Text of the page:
The United States and China have been engaged in a trade war that seems, so far, to be without an end. Experts have long predicted that both countries will suffer from the said war. However, the recent numbers out of China seem to suggest that the latter is so far more affected than its North American counterpart.
China’s exports and imports suffered a sharp drop in June, against a backdrop of a hardening trade war with Washington, whose effects are now severely felt, according to figures released Friday by Chinese Customs.
China’s overseas sales fell 1.3% last month year on year, following a rebound of 1.1% in May.
Among the products whose exports suffered the biggest drop from June 2018 to June 2019, we find crude oil (-70.8%), ships (-23.1%), coke (-22.4%) ), wireless telephones, telephone handsets and telephony spare parts (- 16.9%) and steel products (- 8%). Exports of rare earths, textile accessories, agricultural products, sea and high-tech products, engines and spare parts for the automobile (products particularly targeted by US surcharges) are also down.
Imports continued their collapse (-7.3% year on year) after a fall the previous month (-8.5%), announced the General Administration of Customs. This is a much more pronounced drop than expected by experts surveyed by Bloomberg (-4.6%).
The main products that have suffered a sharp drop in imports are cereals and flour, copper and copper products, steel products, machinery, car parts, wood, rubber and also waste (- 17%). In early 2018, China has closed its doors to the import of waste (plastics and others) from the Western world, so we should not see here a consequence of the trade war.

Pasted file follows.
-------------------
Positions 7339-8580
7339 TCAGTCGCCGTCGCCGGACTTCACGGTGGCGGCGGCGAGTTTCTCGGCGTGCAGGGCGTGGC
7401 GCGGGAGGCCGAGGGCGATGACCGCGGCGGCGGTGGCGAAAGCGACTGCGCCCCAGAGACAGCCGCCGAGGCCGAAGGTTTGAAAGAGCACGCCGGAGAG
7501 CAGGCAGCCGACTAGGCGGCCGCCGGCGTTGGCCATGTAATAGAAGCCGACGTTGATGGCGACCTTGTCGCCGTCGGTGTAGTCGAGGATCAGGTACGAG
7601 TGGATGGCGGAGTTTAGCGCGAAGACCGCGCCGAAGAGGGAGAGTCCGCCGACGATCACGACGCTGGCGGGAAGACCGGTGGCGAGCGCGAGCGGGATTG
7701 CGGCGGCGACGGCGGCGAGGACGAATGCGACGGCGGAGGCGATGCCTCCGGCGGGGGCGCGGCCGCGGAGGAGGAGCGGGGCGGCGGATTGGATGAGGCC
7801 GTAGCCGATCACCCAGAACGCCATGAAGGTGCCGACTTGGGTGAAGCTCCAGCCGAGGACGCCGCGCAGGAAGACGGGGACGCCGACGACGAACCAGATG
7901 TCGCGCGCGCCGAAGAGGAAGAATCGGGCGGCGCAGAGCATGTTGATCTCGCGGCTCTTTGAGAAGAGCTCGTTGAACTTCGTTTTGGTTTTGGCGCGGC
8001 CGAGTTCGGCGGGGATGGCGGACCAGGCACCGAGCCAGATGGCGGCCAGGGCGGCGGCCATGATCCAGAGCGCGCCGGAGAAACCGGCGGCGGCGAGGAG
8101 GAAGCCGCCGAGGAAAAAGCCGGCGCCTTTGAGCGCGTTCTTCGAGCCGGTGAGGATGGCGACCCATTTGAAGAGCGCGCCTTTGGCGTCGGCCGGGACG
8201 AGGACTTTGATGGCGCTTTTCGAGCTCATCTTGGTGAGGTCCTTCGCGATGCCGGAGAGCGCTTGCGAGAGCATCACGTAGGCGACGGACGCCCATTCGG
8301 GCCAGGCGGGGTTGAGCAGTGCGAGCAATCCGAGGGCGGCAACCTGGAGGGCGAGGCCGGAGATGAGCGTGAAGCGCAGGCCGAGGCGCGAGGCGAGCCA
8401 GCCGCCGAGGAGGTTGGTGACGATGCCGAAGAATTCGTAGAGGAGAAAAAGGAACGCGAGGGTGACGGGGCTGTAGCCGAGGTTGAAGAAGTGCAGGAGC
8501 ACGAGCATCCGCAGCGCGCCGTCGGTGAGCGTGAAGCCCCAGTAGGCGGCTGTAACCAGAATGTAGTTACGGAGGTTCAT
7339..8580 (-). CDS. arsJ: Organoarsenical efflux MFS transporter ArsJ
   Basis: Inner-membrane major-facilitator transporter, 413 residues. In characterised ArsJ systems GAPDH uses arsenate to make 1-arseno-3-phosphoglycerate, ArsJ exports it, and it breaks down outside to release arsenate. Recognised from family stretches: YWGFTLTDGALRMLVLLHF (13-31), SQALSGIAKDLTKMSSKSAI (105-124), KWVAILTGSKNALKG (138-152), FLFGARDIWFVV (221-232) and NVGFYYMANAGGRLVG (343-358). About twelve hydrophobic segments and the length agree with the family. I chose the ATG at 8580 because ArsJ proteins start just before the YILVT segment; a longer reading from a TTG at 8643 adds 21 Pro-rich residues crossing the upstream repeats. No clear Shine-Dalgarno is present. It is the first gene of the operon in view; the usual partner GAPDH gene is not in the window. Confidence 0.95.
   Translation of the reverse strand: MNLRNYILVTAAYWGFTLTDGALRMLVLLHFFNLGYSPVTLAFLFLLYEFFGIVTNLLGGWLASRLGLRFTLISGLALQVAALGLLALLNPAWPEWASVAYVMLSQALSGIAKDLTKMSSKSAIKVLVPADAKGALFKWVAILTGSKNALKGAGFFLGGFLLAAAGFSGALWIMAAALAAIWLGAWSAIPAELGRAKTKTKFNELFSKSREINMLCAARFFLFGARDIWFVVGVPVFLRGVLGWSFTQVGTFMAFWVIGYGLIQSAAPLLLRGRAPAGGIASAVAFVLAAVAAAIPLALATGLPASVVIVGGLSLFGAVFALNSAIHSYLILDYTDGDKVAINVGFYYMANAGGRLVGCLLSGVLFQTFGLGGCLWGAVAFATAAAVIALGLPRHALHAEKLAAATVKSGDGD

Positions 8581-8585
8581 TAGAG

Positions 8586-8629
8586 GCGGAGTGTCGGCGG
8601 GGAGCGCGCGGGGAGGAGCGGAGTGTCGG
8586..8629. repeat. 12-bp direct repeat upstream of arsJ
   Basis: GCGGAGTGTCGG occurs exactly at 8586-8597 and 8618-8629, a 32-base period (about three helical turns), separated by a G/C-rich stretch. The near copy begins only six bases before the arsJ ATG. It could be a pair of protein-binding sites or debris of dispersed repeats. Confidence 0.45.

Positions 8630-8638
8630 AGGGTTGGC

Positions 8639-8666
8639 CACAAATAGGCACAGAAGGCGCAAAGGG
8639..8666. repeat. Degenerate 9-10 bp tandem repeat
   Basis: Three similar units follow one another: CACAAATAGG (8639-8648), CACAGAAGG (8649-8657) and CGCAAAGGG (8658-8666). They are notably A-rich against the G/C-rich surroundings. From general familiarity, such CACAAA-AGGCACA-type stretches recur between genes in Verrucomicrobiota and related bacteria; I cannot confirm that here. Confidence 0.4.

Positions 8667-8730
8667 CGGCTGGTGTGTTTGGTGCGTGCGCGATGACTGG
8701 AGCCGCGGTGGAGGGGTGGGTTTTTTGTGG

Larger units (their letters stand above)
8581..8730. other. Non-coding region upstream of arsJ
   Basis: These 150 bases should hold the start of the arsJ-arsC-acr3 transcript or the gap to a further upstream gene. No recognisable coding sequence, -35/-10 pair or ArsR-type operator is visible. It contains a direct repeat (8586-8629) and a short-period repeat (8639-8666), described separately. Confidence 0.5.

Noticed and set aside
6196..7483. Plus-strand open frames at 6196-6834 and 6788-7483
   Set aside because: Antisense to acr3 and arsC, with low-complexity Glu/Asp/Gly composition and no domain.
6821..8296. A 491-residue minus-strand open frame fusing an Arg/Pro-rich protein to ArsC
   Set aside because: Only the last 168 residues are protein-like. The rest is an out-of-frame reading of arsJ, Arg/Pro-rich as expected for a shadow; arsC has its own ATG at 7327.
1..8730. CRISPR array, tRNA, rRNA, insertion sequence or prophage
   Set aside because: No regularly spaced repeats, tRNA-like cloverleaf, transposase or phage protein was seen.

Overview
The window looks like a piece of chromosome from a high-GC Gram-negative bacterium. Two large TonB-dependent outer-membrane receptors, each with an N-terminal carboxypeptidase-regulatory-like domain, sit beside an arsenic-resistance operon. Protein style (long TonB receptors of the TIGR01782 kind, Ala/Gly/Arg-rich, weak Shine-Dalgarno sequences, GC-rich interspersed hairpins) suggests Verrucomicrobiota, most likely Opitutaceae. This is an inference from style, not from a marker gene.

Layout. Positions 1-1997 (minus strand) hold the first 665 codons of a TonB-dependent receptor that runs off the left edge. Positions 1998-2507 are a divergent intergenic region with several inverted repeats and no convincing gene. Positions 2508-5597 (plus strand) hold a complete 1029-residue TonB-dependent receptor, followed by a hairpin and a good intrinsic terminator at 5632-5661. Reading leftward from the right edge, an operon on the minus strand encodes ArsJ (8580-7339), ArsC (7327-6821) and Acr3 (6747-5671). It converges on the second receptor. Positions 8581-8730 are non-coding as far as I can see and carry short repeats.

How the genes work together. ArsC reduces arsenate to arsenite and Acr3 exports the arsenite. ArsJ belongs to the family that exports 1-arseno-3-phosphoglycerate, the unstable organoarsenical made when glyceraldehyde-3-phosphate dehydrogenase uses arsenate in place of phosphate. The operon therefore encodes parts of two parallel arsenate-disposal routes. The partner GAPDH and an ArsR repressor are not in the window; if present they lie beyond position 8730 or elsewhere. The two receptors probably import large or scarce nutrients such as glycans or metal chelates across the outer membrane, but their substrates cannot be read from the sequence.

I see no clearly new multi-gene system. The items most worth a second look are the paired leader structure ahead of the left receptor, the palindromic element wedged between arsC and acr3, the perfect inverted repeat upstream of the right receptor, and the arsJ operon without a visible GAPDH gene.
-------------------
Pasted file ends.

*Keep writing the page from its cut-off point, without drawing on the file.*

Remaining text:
These statistics are released as the world’s two largest economies attempt to find a way out of their trade war, triggered last year by the Trump administration. On Tuesday, key US and Chinese negotiators discussed a resumption of high-level talks, which were abruptly halted in May.
“The slowdown in global growth and the latest rise in US tariffs in mid-May put additional pressure on exports,” said Sheana Yue, an analyst at Capital Economics.
Beijing and Washington have been imposing on each other punitive tariffs since last year, which now apply to more than 360 billion annual trade transactions and hit companies on both sides of the Pacific hard.
In a context of tighter trade tensions with Beijing, Washington decided in May to raise these tariffs from 10 to 25% on Chinese products representing $200 billion in annual imports.
China responded by imposing new customs surcharges on more than 5,000 US products on June 1st.
But while talks between the two largest economies have just resumed, President Trump Thursday accused China of not buying US agricultural products as Beijing had committed to.
For several months, America, the leading economic power of the globe, has embarked on an open trade war against its biggest challenger with tariffs. “The Chinese are building their country with our money,” says Donald Trump.